When people develop diabetes early in life they may also be more likely to experience heart problems in middle age, a study suggests.

Cardiovascular disease has long been linked to diabetes in older adults. The new study, however, offers fresh evidence that getting diabetes as a younger adult may exacerbate or accelerate the erosion of heart function as people age.

"Diabetes is toxic to the heart since it affects many important components of the machinery," said Dr. Genevieve Derumeaux, a researcher at Henri Mondor Hospital in Creteil, France and author of an editorial accompanying the study.

In particular, diabetes can damage the left ventricle, the bottom left chamber of the heart responsible for pushing oxygen-rich blood out into the circulatory system, Derumeaux said by email. Over time, diabetes can make it harder for the chamber to fill with blood and pump blood out into the body.

Globally, about one in 10 adults have diabetes, according to the World Health Organization. Most have type 2 diabetes, which is associated with obesity and aging and occurs when the body can't make or process enough of the hormone insulin.

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Medications as well as lifestyle changes such as improved diet and exercise habits can help manage diabetes and keep symptoms in check. When diabetes isn't well managed, however, dangerous spikes in blood sugar can eventually lead to blindness, amputations, kidney failure, heart disease and stroke.

For the current study, researchers examined data on nearly 3,200 adults over a 25-year period starting in 1985 when they were between 18 and 30 years old.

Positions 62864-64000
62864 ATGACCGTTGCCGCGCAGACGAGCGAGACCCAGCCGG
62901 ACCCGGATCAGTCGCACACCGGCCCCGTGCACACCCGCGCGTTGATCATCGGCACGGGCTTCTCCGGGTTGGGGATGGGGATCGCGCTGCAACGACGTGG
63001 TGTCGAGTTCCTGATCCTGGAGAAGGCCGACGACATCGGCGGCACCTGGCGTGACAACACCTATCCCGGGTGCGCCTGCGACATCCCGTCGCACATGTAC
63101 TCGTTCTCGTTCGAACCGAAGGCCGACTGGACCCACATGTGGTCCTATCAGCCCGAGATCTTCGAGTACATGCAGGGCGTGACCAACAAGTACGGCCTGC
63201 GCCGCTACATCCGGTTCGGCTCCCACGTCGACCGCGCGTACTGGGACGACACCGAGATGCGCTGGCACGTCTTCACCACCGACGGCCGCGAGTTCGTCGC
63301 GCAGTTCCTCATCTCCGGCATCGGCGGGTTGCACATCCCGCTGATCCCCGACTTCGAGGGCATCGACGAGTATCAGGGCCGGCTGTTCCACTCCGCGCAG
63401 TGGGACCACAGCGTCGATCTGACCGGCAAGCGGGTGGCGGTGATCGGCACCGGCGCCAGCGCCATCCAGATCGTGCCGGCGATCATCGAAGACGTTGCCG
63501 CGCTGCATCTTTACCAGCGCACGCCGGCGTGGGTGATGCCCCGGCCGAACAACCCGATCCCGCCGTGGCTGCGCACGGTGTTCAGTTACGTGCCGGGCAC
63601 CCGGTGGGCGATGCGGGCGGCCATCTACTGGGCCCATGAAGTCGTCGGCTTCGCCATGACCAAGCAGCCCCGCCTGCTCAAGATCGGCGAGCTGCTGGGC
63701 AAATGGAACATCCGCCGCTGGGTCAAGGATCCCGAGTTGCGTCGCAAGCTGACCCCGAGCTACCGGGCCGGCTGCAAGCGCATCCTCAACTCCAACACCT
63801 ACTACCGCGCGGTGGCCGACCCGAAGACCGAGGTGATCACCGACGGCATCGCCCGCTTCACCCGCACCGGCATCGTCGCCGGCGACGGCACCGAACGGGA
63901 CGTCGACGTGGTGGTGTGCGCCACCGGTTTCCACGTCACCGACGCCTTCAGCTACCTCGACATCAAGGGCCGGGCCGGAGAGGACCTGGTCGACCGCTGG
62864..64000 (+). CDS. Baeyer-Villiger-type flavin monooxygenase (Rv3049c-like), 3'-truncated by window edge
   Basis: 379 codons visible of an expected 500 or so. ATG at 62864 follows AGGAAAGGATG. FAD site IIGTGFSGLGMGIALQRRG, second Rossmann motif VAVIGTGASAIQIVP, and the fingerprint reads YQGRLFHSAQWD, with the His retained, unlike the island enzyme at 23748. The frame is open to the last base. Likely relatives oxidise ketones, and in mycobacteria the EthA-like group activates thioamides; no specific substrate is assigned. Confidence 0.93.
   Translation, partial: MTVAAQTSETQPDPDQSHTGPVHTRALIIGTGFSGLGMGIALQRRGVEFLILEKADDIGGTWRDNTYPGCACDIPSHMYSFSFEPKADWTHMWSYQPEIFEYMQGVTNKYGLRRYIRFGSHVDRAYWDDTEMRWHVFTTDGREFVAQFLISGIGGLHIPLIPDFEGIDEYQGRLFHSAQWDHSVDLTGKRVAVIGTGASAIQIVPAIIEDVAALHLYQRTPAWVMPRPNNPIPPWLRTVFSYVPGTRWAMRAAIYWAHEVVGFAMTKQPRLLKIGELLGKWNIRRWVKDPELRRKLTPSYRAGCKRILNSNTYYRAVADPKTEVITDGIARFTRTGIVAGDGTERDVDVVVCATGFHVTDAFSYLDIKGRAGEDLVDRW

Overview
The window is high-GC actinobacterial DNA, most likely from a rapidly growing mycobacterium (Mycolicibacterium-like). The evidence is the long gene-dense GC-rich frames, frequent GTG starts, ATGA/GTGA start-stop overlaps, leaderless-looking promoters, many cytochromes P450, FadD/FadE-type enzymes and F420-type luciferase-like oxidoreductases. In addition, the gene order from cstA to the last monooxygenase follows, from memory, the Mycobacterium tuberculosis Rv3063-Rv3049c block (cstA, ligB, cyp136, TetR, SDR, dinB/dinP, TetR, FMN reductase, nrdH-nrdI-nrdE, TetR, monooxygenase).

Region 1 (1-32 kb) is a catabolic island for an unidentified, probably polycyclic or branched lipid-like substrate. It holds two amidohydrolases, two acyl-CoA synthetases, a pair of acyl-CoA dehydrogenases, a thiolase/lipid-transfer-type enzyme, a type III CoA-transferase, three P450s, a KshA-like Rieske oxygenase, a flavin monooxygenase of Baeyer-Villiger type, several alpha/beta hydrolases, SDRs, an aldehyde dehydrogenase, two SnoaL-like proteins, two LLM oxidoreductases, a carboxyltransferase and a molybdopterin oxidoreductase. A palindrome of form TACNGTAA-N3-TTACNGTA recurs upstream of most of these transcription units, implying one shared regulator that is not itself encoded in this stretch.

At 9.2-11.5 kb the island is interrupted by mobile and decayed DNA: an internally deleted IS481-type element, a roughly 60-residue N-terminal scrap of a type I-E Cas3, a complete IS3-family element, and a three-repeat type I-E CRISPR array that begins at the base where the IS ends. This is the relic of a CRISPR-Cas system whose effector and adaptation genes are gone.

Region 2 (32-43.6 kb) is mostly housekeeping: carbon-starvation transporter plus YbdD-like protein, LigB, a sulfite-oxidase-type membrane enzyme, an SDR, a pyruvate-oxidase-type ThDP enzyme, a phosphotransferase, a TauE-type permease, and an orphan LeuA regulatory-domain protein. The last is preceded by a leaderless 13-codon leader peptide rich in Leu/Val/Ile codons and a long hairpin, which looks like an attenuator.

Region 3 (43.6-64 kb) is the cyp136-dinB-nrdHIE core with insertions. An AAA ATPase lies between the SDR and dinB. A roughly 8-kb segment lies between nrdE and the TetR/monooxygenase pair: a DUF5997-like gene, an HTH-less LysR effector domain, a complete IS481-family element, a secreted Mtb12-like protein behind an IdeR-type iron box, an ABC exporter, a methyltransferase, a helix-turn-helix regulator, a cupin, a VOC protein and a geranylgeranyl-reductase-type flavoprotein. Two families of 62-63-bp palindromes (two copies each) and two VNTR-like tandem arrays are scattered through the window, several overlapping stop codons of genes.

After initial medical exams, participants received a series of seven additional checkups during the study period. The exams included assessments of blood sugar and the ability to process the hormone insulin, as well as imaging tests known as echocardiograms to determine heart health.

By the end of the study, the participants who lived the most years with diabetes were much more likely to have heart damage than their peers without diabetes or participants who only developed the condition more recently, the study found.

When people developed what's known as insulin resistance, a failure to process the hormone, they were also much more likely to experience heart damage by the end of the study.

One limitation of the study is that researchers lacked data on diabetic complications, making it impossible for them to assess how specific problems that developed with this disease might influence the odds of heart damage, the authors note in the Journal of the American College of Cardiology.

Even so, the findings point to the importance of preventing the onset of diabetes and controlling blood sugar properly if the condition does develop, the authors conclude.

"Cumulative exposure to diabetes and higher insulin resistance from early adulthood to middle age are risk factors for adverse cardiac dysfunction later in life," lead study author Dr. Satoru Kishi, a diabetes researcher at Mitsui Memorial Hospital in Tokyo, said by email.